Tahoe South Shore Tourism Forum to discuss changing market forces
For tourist destinations like Lake Tahoe, it’s about keeping pace with the competition. Evolve or get left behind might as well be the mantra for those in the tourism industry. In an increasingly competitive global market, it’s about what sets a destination apart from the rest — and sometimes a big blue lake isn’t quite enough.
As part of an effort to continue to address the region’s economy and future tourism focus, Lake Tahoe South Shore Chamber of Commerce and Lake Tahoe Visitors Authority will host their annual Future Ready South Shore tourism forum Tuesday, April 26.
The luncheon and presentation will include a series of speakers discussing pertinent issues concerning tourism within the Tahoe region.
“I’m excited about where we are right now and looking forward,” LTVA Executive Director Carol Chaplin said, describing topics for the forum. “I think the future is pretty bright.”
As to concerns moving forward, Chaplin and Strategic Marketing Group tourism industry consultant Carl Ribaudo both believe the region is on the right track, but there are still opportunities for improvement.
“Sometimes we fall into this mind-set that because we’re Lake Tahoe people will show up,” Ribaudo said, describing the increasing importance of cultural identity beyond outdoor offerings. “There’s more that we can do.”
When it comes to recreation tourism, Ribaudo explained that the market has become increasingly competitive. Destinations that create unique identities or experiences have an advantage. He will be among presenters at the April forum to discuss examples of other destinations that have capitalized on their unique culture.
“There’s lots of places to do these things now. Years and years ago we were one of the few in the recreation game,” he said. “We have to keep finding things that are more unique. Hopefully that’s Tahoe mountain culture.”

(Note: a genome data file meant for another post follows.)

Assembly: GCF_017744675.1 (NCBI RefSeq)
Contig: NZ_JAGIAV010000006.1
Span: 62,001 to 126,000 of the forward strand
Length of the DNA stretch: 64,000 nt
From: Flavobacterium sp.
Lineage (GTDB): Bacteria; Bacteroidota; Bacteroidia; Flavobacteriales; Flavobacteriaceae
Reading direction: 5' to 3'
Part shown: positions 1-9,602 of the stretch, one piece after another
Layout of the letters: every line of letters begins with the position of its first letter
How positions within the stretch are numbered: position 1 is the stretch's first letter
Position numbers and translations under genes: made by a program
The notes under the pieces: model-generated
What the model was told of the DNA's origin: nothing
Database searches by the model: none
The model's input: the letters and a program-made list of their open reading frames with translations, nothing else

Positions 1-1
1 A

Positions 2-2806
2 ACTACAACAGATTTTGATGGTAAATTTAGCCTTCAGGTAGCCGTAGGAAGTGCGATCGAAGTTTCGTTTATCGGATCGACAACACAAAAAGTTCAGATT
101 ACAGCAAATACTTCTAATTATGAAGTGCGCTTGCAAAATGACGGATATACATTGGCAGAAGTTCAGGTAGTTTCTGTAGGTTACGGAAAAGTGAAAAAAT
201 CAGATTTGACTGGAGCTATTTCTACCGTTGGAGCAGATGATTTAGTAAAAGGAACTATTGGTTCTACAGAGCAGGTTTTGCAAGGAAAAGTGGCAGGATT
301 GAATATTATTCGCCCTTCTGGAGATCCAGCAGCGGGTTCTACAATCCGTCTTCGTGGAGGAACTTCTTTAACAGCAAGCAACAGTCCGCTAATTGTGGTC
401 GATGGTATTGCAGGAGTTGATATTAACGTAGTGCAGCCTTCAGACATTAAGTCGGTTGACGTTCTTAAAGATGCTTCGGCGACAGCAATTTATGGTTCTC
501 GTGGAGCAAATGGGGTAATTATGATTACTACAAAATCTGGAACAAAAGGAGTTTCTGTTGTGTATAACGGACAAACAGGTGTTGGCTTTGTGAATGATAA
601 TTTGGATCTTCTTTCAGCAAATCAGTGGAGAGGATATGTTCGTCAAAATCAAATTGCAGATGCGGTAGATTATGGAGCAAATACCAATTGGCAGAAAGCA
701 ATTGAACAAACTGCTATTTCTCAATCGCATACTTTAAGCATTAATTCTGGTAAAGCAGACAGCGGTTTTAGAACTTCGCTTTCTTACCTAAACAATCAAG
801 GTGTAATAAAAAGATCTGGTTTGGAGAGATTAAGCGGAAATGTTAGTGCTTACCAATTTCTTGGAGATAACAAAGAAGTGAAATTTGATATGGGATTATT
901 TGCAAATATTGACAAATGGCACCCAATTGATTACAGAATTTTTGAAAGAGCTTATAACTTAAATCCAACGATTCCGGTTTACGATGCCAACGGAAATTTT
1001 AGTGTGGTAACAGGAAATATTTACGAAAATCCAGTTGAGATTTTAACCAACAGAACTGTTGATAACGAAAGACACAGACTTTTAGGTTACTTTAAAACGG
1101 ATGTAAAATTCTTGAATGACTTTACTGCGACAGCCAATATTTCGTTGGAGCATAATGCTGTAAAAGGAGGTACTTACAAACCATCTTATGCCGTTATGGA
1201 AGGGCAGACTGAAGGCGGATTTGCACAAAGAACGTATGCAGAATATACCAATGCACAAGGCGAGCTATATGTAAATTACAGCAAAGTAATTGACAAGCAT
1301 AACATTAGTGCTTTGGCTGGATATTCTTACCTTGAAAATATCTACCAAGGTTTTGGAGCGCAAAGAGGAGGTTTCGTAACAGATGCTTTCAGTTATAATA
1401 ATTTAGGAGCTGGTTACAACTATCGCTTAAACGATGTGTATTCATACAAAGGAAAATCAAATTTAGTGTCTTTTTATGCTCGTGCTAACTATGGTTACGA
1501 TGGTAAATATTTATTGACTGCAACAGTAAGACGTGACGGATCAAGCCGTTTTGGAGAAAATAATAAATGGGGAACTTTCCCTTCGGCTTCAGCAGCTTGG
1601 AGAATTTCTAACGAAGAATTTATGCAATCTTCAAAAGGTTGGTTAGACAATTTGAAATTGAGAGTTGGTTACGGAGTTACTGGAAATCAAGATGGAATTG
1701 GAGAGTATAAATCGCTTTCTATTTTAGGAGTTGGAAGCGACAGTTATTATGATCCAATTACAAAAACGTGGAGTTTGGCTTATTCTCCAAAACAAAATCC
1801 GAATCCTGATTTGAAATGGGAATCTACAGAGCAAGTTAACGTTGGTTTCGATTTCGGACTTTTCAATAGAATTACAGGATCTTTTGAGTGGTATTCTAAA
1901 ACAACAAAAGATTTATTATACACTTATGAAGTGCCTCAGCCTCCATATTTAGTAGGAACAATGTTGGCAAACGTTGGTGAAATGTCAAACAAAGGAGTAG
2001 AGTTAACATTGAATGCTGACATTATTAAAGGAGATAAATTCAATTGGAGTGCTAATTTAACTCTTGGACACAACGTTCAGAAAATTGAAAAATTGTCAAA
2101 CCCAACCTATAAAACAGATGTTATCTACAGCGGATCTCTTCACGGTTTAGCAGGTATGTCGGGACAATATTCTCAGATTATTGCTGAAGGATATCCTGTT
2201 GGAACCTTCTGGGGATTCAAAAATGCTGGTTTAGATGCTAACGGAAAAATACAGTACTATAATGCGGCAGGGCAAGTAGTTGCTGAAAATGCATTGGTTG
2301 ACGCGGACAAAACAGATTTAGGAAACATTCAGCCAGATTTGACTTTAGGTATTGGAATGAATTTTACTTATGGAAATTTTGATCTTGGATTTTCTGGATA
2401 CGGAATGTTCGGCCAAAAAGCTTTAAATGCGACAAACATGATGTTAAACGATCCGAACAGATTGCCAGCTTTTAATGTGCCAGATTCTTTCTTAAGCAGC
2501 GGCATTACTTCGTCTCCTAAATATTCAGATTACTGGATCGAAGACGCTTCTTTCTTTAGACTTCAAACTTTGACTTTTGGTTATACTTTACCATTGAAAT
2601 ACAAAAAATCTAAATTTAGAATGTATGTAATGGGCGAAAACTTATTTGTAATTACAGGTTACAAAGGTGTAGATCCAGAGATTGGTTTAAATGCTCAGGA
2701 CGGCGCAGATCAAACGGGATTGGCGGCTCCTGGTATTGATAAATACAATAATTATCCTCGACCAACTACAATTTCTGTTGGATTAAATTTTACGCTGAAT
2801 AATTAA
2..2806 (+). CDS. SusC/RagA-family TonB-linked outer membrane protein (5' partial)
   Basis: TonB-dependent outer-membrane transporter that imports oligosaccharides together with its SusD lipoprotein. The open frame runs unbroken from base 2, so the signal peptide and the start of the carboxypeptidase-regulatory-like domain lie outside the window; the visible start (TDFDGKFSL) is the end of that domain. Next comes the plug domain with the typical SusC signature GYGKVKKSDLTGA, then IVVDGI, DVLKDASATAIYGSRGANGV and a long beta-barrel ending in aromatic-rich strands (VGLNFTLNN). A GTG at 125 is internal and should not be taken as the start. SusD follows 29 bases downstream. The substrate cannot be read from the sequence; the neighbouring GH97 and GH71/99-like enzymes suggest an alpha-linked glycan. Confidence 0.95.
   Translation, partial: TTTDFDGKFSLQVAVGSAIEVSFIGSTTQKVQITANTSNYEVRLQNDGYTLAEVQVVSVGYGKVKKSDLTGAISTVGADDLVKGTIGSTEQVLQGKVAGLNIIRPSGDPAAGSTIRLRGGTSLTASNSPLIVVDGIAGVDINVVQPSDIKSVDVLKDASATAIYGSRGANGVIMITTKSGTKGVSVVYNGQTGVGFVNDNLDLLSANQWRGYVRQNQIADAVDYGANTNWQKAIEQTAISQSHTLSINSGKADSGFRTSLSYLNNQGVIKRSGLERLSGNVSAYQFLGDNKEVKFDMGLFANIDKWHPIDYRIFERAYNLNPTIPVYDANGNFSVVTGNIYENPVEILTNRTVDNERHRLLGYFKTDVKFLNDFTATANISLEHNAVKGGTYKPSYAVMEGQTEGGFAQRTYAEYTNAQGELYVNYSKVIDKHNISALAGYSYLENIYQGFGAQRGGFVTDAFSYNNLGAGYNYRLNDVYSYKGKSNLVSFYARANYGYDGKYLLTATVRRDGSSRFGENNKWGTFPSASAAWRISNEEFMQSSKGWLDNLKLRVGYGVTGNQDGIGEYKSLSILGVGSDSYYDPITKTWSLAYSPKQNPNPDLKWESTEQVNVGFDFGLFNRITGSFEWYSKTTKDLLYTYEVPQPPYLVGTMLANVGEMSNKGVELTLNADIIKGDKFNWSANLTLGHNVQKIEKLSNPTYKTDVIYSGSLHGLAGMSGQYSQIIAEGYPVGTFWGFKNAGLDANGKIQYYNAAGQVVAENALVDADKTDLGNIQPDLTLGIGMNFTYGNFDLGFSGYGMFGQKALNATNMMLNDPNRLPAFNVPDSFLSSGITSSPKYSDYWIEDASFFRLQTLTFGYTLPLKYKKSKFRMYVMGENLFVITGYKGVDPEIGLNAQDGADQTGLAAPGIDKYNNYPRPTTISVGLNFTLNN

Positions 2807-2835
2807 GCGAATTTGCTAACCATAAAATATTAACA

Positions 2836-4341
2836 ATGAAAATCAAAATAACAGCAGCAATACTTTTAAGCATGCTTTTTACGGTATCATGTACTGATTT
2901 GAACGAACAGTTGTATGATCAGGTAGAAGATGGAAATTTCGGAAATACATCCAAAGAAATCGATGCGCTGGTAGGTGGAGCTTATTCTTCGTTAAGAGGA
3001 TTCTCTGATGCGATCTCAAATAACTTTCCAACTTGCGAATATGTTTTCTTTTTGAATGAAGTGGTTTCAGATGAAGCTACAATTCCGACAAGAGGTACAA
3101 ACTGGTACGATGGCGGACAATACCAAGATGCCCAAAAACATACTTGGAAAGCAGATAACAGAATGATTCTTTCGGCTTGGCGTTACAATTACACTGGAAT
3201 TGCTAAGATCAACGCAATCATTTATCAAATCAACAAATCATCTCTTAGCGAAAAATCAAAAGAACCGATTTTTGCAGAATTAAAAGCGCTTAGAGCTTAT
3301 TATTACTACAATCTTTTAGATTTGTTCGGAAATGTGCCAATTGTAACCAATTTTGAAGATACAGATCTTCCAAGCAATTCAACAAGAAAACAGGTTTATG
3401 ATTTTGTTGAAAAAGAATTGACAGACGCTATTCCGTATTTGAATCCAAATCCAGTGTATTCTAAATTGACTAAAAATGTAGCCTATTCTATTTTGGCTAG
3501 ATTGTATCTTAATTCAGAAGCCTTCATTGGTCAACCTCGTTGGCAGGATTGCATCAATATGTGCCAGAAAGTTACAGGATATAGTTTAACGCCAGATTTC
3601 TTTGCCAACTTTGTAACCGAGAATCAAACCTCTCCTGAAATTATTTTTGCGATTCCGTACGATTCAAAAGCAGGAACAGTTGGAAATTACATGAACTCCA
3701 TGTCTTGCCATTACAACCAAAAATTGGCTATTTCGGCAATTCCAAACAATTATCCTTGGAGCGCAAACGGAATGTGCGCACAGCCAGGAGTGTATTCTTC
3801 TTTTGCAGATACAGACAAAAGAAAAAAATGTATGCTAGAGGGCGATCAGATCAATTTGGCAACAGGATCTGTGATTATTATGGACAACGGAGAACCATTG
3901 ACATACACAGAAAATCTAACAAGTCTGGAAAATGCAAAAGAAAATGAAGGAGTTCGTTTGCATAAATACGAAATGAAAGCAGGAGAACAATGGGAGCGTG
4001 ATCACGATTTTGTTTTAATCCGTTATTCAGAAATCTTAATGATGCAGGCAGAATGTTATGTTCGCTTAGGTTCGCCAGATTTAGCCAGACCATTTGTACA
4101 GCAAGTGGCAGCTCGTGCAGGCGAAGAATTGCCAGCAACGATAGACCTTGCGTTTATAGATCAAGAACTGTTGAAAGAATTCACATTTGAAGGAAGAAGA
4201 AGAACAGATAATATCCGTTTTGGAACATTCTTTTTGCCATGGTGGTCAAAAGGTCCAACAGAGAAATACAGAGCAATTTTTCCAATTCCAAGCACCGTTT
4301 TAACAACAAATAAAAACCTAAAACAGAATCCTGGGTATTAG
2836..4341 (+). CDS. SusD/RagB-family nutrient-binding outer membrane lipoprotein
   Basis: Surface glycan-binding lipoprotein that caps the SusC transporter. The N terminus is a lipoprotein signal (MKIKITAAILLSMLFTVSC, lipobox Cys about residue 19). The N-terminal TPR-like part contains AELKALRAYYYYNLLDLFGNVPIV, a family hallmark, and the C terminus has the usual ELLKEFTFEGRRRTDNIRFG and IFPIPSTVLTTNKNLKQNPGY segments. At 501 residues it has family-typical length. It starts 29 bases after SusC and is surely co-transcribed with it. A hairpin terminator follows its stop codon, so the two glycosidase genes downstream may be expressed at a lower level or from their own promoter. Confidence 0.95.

“We have a summer vibe that continues to evolve,” Chaplin added. When compared to some other destinations, however, she said, “We’re still catching up in terms of what our destination looks like.”
Both described recent advances in the region in terms of offerings like new restaurants, lodging and recreation opportunities and airline connections.
“We have a great natural product around us, but I don’t think we can lean on that too hard,” Chaplin said. “We really have to focus on delivering the experience.”
In addition to discussing regional identity, the forum will touch on catering to a developing millennial market and attracting more destination visitors from outside the region.
“If we don’t connect with the millennials, then we won’t be competitive in 10 years,” Ribaudo said. “Those destinations that do will have a leg up.”
In addition to Ribaudo, the forum will feature keynote speaker Lynn Carpenter, vice president of Visit California. She will address California’s statewide initiatives to attract U.S. and international visitation. Revenflo internet marketing company founder Jason Broadwater will also present on the unique character of the millennial market as well as misconceptions.
Chaplin said that word-of-mouth experiences through sites like Yelp.com are among keys to the future of tourism marketing.
The speakers will be followed by a forum and discussion with all three speakers and the audience.
The 2016 Tourism Forum will be held a Lake Tahoe Resort Hotel from noon to 3 p.m. Tuesday, April 26, and includes lunch. Registration is from 11:30 a.m. to noon. Admission is $25 for Tahoe Chamber members and $40 for non-members.
More information is available at http://www.tahoesouth.com.